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Société des Artistes Décorateurs

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(established 1901)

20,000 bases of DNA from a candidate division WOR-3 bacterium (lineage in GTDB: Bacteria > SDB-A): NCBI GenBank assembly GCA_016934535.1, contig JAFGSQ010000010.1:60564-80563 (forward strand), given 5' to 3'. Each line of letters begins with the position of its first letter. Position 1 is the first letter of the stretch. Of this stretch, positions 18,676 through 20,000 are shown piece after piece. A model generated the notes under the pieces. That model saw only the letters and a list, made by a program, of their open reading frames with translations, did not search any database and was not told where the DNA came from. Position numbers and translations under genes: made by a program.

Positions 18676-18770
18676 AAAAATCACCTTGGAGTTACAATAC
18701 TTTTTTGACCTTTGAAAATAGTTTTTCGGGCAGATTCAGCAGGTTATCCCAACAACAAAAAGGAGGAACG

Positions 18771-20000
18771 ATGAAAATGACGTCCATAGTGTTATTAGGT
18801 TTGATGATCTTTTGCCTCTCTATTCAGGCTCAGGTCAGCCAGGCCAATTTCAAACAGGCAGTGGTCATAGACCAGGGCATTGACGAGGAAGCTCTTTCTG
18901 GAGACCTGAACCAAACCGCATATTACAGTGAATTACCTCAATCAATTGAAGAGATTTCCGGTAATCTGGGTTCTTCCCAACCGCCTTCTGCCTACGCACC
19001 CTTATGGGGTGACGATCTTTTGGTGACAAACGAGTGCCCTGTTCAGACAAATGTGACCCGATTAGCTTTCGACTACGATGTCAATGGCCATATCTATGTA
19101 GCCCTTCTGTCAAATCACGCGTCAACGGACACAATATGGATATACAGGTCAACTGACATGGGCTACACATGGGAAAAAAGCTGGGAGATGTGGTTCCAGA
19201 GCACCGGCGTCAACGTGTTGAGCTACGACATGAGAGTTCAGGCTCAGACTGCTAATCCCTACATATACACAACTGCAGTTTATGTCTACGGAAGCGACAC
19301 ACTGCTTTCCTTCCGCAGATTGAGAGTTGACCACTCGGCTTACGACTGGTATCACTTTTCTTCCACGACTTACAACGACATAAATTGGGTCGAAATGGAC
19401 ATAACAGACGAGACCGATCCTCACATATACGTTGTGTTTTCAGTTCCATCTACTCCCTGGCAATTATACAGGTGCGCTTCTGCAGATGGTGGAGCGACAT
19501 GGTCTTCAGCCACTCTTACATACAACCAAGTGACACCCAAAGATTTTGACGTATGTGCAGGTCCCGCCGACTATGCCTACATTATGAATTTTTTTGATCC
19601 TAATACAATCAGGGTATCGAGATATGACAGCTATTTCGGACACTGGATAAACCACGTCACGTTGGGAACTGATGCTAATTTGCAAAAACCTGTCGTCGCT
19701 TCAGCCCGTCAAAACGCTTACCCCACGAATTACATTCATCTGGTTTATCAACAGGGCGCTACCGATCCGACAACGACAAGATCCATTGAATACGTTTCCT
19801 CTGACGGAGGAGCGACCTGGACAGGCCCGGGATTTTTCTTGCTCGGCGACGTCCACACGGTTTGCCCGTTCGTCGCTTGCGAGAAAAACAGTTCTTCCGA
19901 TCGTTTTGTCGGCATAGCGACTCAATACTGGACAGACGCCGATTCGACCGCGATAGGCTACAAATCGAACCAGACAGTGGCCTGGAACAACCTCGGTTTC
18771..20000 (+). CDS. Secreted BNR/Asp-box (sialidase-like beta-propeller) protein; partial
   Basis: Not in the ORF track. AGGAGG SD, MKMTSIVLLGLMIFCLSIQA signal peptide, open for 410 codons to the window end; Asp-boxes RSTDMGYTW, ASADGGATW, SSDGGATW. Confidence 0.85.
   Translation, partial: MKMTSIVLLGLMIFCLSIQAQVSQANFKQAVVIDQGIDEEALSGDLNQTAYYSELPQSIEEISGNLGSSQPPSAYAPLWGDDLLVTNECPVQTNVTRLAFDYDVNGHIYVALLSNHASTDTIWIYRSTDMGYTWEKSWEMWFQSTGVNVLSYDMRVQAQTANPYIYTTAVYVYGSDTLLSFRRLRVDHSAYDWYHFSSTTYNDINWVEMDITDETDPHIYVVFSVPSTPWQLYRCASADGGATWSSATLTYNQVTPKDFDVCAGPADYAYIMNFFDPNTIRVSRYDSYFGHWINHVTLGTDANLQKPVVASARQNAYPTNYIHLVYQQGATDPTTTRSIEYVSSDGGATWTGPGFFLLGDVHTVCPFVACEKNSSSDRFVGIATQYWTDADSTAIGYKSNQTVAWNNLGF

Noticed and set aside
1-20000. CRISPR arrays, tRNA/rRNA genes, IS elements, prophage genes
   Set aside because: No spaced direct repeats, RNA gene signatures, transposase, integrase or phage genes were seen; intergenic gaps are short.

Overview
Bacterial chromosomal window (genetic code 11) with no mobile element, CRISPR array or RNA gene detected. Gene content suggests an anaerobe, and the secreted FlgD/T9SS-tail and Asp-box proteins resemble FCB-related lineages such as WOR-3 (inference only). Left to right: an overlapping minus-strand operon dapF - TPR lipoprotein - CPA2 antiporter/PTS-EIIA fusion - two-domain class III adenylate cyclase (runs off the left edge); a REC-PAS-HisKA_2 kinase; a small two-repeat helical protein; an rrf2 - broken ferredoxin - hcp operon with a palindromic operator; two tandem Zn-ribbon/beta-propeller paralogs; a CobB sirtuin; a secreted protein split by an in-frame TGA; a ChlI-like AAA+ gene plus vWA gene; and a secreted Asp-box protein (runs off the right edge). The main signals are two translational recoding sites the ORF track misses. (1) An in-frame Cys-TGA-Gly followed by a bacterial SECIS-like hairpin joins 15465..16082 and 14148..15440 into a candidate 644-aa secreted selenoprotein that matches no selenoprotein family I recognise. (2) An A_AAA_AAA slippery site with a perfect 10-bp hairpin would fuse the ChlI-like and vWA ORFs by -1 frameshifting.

The establishment of the Société des Artistes Décorateurs in 1901 reflected the growing importance of this new profession in France. This stemmed from a series of government‐funded initiatives undertaken in the French schools of the fine and applied arts in order to enhance the status of—and training in—the applied arts. These sought to counter significant developments in other countries that increasingly recognized the economic significance of design education. As well as the overhaul of existing French schools of the fine and applied arts, in the closing decades of the 19th century new institutions were also created. These included the national schools of decorative arts at Limoges and Nice (both opening in 1881), the national school of applied arts at Bourges (also opening in the same year), and the École des Arts Appliqués in Saint‐Étienne (commencing in 1889). Amongst the new breed of Parisian institutions were the École Boullée (opened in 1886), and the École Estienne (opened in 1889). The SAD was modelled on the Société des Artistes Français, of which its first president, Guillaume Dubufe, was a member. From the outset SAD was committed to the promotion of high‐quality French craftsmanship, cabinetmaking, and satisfying the taste of an affluent urban elite. In addition to exhibiting the decorative arts in other contexts the Société set up its exhibitions from 1904. In the years leading up to 1910 the Société experienced some difficulties with falling membership and, in 1910 itself, a visible threat from the display of German applied arts at the Salon d'Automne in Paris. Such work was characterized by modernizing forms, bold colours, and aesthetic unity, making a significant impact on critics and French decorative artists. The economic significance of Germany's increased market share in the field was an added anxiety for the French, strengthening moves in the years leading up to the First World War to mount an international exhibition where French traditions of craftsmanship and quality in luxury goods would be re‐established. After a number of postponements the proposed Paris Exposition des Arts Décoratifs et Industriels eventually took place in 1925. Despite misgivings amongst the membership of SAD about the terms ‘modern’ and ‘industrial’ in the title of the 1925 Paris Exposition, its showing was impressive. Although SAD played a less central role than had been anticipated, its exhibit was subsidized by the state and took the form of a French Embassy with an impressive display of interiors designed by artistes‐décorateurs of the calibre of Maurice Dufrène, Paul Follot, Pierre Chareau, René Herbst, and André Groult. Despite considerable debate about the relationship between art and industry the Société's long‐standing commitment to the luxury end of the market resulted in considerable tensions between its more conservative members and others more sympathetic to modern design principles. This led to the establishment in 1929 of the ideologically opposed Union des Artistes Modernes, a body committed to design production and consumption that firmly embraced new materials, manufacturing technologies, and the realities of modern life. Acknowledging the significance of modern design, in 1930 SAD invited the Deutscher Werkbund (DWB) to exhibit in Paris. Amongst the DWB designers on show were Walter Gropius, Marcel Breuer, Herbert Bayer, and László Moholy‐Nagy. Although the SAD continued after the Second World War its position never regained the vitality and sense of purpose of its earlier years.


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